Background: HPTN 071 (PopART) is a community-randomised trial conducted in 21 communities in Zambia and South Africa (SA) with a population of over 1 million, to measure the impact of a combination HIV prevention intervention on population-level HIV incidence; delivered in annual rounds by Community HIV-care Providers (CHiPs), who provide home-based HIV testing services (HTS) door-to-door in the community. In response to a lower proportion of men being reached during home-based HTS (HBHTS), CHiPs offered HTS in tents in areas of high foot traffic. We analysed HTS data to determine whether more men were tested through tent-HTS as compared to HBHTS, and compared other demographic characteristics between HBHTS and tent-HTS to understand HIV testing patterns.
Methods: During annual round three from April 2017-December 2017, when both HBHTS and tent-HTS were offered by CHiPs in six SA communities, tent-HTS was conducted at public transport hubs(4 days), shopping centres(13 days), schools/libraries(6 days), and a community event(1 day). 3-5 tent-HTS events were conducted in each community. HTS was offered through a finger-prick rapid test using the SA National HTS serial testing algorithm. CHiPs collected data on an electronic register. Multivariable logistic regression analysis was used to compare the population reached through HBHTS versus tent-HTS on gender, age, history of prior HIV testing, status as a presumptive TB case, and community.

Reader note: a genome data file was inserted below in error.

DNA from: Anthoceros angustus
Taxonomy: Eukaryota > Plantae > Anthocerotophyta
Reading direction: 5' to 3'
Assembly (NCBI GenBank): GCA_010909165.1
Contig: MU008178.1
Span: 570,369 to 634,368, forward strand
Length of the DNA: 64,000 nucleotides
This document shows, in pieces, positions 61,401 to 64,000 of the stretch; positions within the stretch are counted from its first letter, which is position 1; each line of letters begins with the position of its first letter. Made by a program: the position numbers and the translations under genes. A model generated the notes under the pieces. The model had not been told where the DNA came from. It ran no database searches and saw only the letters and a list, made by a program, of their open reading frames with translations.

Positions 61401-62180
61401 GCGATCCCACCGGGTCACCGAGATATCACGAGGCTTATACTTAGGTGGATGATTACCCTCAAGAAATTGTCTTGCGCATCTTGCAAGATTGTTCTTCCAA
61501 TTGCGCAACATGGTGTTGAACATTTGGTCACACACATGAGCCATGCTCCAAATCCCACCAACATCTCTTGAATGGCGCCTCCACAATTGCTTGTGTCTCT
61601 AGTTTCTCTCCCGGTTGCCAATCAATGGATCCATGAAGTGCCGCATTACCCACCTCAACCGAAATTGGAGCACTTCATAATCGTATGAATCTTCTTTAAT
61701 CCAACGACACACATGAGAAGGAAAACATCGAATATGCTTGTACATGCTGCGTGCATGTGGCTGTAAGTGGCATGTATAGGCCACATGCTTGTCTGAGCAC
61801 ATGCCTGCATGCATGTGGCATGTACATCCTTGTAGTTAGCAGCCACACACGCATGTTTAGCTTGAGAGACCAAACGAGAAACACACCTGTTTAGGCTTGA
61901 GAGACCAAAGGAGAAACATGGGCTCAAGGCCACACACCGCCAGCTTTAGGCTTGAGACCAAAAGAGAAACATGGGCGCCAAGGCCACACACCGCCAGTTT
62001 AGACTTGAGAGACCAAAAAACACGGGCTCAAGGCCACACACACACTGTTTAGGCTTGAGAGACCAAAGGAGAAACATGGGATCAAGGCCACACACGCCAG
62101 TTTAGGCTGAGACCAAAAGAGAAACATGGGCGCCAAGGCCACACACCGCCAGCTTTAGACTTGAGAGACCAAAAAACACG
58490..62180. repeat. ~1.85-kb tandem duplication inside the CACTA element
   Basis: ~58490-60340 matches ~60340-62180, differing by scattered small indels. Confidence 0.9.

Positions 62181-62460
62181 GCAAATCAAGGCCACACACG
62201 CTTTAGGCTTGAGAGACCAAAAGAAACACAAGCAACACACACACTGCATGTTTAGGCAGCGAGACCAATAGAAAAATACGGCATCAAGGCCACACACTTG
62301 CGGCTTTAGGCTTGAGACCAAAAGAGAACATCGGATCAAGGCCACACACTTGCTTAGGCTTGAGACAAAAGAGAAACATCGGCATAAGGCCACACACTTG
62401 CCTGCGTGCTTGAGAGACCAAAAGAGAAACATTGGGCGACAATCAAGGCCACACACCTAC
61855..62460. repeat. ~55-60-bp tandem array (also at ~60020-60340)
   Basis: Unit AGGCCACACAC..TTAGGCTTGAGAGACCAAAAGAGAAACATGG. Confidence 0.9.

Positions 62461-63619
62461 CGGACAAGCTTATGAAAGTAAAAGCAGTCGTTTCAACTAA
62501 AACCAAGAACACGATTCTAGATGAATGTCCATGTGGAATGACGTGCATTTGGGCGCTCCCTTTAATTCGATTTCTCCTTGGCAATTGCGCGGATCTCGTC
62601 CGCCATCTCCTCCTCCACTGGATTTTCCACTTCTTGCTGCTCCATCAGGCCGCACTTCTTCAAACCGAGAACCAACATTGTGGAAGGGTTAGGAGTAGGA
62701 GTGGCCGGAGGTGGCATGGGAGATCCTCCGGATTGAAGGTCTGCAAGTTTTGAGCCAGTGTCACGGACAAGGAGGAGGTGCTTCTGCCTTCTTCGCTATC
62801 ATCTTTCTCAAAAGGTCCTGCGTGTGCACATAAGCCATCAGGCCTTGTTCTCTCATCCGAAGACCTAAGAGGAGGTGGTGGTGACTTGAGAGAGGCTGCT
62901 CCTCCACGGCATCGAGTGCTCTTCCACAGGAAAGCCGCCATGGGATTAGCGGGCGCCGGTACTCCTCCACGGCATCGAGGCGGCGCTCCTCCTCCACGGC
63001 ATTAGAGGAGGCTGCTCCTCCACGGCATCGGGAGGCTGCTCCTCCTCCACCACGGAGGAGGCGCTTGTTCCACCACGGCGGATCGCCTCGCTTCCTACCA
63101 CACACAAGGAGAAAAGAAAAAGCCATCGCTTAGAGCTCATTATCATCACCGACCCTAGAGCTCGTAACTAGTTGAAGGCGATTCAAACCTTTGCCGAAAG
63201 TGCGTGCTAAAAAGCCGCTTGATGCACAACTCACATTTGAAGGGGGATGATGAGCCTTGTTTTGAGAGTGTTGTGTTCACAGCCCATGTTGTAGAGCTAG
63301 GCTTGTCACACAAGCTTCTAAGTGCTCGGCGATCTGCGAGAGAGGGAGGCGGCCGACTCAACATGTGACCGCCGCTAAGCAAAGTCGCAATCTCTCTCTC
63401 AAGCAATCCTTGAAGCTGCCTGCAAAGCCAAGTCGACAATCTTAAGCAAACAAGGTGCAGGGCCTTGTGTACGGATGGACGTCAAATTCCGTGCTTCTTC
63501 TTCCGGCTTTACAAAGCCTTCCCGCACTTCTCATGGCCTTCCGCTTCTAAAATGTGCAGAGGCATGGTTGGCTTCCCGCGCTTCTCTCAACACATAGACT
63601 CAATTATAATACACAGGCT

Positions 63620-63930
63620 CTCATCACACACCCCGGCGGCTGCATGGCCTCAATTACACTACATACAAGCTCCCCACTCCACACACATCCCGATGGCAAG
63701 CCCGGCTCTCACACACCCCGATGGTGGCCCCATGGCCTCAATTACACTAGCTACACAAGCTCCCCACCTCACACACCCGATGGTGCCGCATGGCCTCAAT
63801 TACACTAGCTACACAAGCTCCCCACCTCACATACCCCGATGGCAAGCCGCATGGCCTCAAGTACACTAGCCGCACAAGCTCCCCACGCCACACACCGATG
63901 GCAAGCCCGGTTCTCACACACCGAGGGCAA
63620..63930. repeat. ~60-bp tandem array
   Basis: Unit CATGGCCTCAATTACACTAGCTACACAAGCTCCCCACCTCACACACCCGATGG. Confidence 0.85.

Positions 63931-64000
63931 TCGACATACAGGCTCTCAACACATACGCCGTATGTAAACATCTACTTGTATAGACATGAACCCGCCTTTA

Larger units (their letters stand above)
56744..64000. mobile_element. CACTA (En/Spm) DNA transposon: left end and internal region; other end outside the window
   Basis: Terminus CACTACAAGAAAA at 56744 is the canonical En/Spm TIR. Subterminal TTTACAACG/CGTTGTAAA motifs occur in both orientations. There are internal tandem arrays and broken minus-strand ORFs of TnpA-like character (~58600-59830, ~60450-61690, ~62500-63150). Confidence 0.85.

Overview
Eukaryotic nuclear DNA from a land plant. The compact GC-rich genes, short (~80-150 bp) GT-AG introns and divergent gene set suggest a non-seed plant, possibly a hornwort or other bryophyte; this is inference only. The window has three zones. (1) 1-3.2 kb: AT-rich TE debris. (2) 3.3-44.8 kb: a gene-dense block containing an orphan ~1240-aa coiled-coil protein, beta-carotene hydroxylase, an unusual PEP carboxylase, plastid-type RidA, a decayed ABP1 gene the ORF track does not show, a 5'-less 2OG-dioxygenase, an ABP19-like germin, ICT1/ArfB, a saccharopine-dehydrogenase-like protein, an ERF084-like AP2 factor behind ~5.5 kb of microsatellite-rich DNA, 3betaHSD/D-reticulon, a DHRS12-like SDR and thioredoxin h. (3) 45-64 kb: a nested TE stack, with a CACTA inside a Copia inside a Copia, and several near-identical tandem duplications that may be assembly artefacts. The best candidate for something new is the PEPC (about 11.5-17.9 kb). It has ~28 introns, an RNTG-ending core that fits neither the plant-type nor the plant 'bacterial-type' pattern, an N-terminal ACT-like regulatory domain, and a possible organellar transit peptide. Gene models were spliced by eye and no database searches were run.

Results: 32,032 HIV tests were done through HBHTS and 402 during tent-HTS (Table 1 shows characteristics of the population tested). Those testing through tent-HTS were more likely than those testing through HBHTS to be men (aOR 1.9, 95%CI 1.5-2.3), more likely to be from the older age-groups of 25-29/30-39/40-49/50+ (p-values of all aOR''s < 0.01), and more likely to be residents of communities SA5/SA6 (agricultural communities further from Cape Town). HIV positivity was slightly higher during HBHTS as compared to tent-HTS but was not significant (2.1%vs1.7%).
Conclusions: Tent-HTS in high traffic areas proved successful in reaching a higher proportion of men, although the absolute number of additional tests was relatively small. Tent-HTS was relatively more successful in agricultural areas. Studies with larger sample size are required to understand differences in HIV testing patterns between HBHTS and tent-HTS.

Table 1. Characteristics of individuals tested for HIV by lay HIV counsellors at home and in tents in high traffic areas
[Table 1. Characteristics of individuals tested for HIV by lay HIV counsellors at home and in tents in high traffic areas]

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